The Tomatometer rating – based on the published opinions of hundreds of film and television critics – is a trusted measurement of movie and TV programming quality for millions of moviegoers. It represents the percentage of professional critic reviews that are positive for a given film or television show.
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The Tomatometer is 60% or higher.
The Tomatometer is 59% or lower.
Movies and TV shows are Certified Fresh with a steady Tomatometer of 75% or higher after a set amount of reviews (80 for wide-release movies, 40 for limited-release movies, 20 for TV shows), including 5 reviews from Top Critics.
Percentage of users who rate a movie or TV show positively.
There are those who will applaud what Haynes and his actors have accomplished, and I can understand its appeal on an intellectual level. But I am not a supporter of film without form or art without structure.
The missteps don't detract from the thrilling brilliance of the filmmaking (aided by the remarkable cinematographer Ed Lachman), or dim the sense that Haynes was right in deciding that the fractions of the man would add up to more than the man himself.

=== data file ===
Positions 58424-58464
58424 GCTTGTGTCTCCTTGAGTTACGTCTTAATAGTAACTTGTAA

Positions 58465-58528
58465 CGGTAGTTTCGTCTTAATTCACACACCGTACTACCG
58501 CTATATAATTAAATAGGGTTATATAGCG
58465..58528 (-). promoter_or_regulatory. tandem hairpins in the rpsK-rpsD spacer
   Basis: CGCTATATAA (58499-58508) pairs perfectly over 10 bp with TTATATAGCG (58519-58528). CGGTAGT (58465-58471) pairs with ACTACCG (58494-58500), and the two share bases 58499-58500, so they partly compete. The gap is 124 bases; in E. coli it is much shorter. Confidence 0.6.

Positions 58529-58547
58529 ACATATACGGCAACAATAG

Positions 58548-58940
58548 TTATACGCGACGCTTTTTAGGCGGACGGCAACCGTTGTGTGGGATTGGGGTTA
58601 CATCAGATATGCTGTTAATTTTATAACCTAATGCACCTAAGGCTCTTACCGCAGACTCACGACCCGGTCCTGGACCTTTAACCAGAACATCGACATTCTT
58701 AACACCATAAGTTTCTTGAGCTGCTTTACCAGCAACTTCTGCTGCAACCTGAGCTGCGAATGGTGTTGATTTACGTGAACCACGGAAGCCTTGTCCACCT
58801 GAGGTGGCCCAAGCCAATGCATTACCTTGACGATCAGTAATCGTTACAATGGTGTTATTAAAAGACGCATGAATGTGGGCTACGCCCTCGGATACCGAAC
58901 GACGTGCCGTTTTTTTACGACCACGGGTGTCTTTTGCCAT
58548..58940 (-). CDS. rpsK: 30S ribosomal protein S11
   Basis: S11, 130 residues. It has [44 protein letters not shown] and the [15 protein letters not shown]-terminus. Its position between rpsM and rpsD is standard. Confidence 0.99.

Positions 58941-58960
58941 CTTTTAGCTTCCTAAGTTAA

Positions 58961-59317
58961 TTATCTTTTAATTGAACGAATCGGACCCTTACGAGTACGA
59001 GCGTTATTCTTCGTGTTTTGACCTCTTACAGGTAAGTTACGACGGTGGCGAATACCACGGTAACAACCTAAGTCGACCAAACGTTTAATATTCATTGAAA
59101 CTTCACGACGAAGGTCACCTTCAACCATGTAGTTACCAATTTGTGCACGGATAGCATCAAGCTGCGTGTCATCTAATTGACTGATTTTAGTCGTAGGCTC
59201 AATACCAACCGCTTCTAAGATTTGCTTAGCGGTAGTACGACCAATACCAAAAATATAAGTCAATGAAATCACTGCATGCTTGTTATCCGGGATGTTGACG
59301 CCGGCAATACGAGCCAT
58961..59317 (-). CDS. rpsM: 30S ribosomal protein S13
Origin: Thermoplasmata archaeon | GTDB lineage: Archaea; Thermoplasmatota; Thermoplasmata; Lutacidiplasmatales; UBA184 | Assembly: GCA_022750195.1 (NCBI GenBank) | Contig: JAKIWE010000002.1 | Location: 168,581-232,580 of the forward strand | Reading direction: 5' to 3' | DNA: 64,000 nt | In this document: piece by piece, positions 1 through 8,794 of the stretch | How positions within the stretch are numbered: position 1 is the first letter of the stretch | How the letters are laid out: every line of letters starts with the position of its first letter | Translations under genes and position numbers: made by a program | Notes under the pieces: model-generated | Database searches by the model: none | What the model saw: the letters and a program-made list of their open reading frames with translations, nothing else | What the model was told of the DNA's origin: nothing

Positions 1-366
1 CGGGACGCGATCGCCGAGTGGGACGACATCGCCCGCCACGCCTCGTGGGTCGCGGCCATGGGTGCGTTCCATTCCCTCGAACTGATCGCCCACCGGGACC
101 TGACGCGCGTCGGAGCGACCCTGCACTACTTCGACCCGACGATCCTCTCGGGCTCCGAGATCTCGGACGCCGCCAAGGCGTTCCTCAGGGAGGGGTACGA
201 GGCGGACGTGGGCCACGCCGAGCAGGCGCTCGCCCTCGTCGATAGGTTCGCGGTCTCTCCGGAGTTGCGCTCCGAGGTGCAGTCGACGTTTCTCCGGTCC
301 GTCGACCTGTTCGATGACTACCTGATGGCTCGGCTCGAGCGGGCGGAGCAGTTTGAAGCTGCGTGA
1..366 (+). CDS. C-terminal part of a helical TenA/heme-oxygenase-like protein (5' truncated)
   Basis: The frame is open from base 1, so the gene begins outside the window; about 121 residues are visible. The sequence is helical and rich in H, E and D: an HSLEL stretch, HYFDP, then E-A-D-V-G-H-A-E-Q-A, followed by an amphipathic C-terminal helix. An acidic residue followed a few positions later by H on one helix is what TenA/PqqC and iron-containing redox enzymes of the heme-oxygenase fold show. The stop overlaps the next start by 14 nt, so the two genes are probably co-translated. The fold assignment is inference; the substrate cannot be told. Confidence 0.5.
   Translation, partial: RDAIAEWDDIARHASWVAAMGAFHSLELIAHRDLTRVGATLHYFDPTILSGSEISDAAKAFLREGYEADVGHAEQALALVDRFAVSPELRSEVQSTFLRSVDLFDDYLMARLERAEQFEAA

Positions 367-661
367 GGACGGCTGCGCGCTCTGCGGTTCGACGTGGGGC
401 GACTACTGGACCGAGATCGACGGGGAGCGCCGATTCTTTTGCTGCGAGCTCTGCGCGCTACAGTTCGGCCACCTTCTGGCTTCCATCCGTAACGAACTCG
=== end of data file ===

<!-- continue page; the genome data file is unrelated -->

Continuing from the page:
What emerges is a speculative, critical essay about the 60s, weighted down in spots by political correctness and a conflicted desire to mock Dylan's denseness while catering to his hardcore fans, but otherwise lively, fluid, and watchable.
The singular haunting beauty of I'm Not There, Todd Haynes' thrilling deep-vision meditation on the music and many lives of Bob Dylan, is that obsession isn't just its fuel -- it's the movie's spirit and subject, its driving force.
Writer-director Todd Haynes has come up with the most interesting psycho-cultural-biographical mix in memory here, managing to make the film reek of the artsy '60s at the same time it unfailingly honors its subject.
I appreciate Haynes' craft and ambition. I love the Ledger/Gainsbourg scenes, which are sweet and sad and delicately shaded. And Blanchett's inspired not-quite-impersonation of Dylan is reason enough to tussle with the rest of it.
I'm Not There is at once experimental and mainstream: Haynes juggles the facts, plays fast and loose, but serves up images, and songs that are as much a part of the collective pop consciousness as anything the 20th century produced.
I cannot believe this is the Todd Haynes who topped my ten-best list in 2002 with the magnificent, unforgettable Far From Heaven. Headed for the No. 1 spot on my ten-worst list, I'm Not There is a tumultuous disappointment.